Latin America is following the same exponential growth path after adding 2.2 gigawatts in 2016. By end-2020 the entire region is forecast to add over 12GW of solar capacity and over 13GW of wind. These are big numbers in and of themselves; but it's also notable in that solar is finally having its day in the sun. In the first half of the decade, regional capex on wind was four or five times that of solar. That's changing in the latter end of the decade, with the region finally waking up to its terrific solar potential.

The shift to distributed generation has meant that policy makers have somewhat lost control of the reins when it comes to steering energy markets

While renewables are on the rise in an impressive way, Central America still relies heavily on imported oil and is therefore clearly incentivised to find ways of reducing the consumption of fuel in the transport sector. This means getting on board the accelerating electric-vehicle (EV) train. Costa Rica remains the regional driver, with a robust commitment to building out its charging network, and with offers of both fiscal incentives for EV purchases and mandates for governmental fleets

Latin America is a more complex story because of the region's robust oil reserves (about a fifth of the world's total), and the resulting heavyweight national oil company presence in several key countries. These NOCs are typically big political players as a result of them being cash cows for the government. Venezuela's PdV, Brazil's Petrobras and Mexico's Pemex are unlikely to be enthused by the rise in EVs and the resulting end of oil-demand growth. Other LatAm countries don't have such an outsized reliance on their NOCs and are likely to be more accommodating. Colombia, for example, has already pledged to convert half of its taxi fleet to EVs within 10 years and is aiming to convert its entire bus fleet to a mixture of hybrid and EV by 2024.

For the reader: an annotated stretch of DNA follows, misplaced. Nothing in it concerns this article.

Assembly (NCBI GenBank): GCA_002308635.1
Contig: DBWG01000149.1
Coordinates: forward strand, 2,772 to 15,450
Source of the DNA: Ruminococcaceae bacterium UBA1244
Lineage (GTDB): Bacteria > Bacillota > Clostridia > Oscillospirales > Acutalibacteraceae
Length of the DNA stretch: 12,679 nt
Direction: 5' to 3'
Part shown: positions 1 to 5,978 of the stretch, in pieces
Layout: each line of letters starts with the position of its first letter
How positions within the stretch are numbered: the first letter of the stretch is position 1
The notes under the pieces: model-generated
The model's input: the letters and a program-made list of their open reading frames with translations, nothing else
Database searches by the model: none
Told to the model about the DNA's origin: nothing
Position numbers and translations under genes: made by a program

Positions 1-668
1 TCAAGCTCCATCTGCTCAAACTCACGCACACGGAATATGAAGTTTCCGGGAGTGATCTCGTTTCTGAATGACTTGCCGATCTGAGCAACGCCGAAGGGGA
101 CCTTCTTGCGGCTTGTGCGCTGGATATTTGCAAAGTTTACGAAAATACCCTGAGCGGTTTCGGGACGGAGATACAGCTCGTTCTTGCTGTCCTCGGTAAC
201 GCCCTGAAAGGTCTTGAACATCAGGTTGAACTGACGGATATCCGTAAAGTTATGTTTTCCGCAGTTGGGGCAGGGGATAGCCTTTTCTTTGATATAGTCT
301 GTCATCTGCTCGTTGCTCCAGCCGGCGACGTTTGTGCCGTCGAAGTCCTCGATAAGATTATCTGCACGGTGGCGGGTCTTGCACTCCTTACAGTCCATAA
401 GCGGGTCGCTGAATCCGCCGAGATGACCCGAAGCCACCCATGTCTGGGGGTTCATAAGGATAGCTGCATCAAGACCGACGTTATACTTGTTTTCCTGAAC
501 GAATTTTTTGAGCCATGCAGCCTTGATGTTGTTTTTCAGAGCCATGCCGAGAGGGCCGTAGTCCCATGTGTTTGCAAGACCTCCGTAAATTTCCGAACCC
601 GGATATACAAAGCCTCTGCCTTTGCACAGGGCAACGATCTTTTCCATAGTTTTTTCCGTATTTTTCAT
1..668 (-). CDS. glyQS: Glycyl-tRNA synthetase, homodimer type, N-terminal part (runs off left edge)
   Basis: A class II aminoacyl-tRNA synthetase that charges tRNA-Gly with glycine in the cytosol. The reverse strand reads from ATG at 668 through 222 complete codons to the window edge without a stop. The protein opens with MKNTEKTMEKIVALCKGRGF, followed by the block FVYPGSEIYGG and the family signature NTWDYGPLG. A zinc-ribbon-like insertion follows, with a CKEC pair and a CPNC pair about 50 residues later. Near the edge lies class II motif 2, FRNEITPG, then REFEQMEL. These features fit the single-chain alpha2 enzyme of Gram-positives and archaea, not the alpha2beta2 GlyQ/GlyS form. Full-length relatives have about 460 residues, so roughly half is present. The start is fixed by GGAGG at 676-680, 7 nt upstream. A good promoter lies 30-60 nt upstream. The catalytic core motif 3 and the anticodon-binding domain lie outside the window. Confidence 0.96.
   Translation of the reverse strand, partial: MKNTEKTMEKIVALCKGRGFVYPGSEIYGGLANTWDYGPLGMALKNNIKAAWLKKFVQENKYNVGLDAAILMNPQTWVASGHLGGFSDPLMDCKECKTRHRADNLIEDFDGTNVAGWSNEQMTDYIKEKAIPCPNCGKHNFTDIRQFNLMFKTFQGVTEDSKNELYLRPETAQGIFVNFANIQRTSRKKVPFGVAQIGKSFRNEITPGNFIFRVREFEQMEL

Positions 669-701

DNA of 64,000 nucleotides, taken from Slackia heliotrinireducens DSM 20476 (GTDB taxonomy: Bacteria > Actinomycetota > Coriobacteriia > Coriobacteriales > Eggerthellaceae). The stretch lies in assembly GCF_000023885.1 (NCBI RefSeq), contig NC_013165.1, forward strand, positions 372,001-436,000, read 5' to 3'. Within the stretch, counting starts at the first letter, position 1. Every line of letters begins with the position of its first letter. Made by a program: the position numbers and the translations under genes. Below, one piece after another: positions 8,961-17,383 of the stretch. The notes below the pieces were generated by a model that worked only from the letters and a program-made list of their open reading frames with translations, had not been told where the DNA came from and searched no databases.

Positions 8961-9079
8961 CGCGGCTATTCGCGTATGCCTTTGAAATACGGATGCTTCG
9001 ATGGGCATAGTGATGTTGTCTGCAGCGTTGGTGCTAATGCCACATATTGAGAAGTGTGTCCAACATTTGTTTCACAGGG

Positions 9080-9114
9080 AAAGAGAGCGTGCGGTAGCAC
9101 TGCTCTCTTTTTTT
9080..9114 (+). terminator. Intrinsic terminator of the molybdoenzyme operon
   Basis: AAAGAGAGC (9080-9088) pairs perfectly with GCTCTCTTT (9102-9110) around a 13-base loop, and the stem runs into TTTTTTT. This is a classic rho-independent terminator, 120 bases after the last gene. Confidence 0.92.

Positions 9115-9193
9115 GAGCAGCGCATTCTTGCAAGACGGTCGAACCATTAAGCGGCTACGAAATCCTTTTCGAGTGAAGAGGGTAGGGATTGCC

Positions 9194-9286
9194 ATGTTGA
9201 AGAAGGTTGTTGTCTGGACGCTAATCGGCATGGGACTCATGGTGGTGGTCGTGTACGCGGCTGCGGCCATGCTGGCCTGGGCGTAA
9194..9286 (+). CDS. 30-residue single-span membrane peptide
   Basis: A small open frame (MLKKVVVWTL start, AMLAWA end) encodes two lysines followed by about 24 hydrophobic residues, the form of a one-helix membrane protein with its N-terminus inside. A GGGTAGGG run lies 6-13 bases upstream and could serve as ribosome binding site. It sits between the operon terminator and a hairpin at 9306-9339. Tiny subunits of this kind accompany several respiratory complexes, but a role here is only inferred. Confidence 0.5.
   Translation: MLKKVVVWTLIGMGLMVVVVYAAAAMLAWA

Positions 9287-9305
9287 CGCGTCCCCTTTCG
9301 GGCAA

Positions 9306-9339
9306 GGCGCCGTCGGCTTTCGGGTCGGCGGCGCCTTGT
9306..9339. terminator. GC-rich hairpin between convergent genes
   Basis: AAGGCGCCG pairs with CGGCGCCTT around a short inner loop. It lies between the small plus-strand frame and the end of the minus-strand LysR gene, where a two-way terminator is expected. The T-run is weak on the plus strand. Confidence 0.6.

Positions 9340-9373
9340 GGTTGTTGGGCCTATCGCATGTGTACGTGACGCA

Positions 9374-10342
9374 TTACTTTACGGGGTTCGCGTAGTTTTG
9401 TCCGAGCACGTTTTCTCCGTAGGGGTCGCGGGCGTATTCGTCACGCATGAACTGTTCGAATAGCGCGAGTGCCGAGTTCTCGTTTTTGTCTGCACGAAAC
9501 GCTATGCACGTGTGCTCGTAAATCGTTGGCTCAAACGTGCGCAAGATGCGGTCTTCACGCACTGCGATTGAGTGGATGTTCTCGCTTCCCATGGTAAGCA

Some NOCs are embracing the trend towards changing the way that vehicles are powered so they can reduce the harmful effects on the environment. Despite the weighty presence of Pemex, Mexico is a regional leader in terms of addressing climate-change concerns. Mexico has committed to cutting greenhouse gas emissions by 40% by 2030 and will only achieve this goal through a decarbonisation of the country's transportation system. Giant Motors, the joint venture between Mexican billionaire Carlos Slim and Chinese car manufacturer Anhui Jianghuai Automobile Company (Jac Motors), has announced plans for producing electric taxis for the domestic market. Cleaning up Mexico City's air became a political priority in May 2017 when Mexico declared an environmental emergency for five consecutive days—the longest period in 17 years.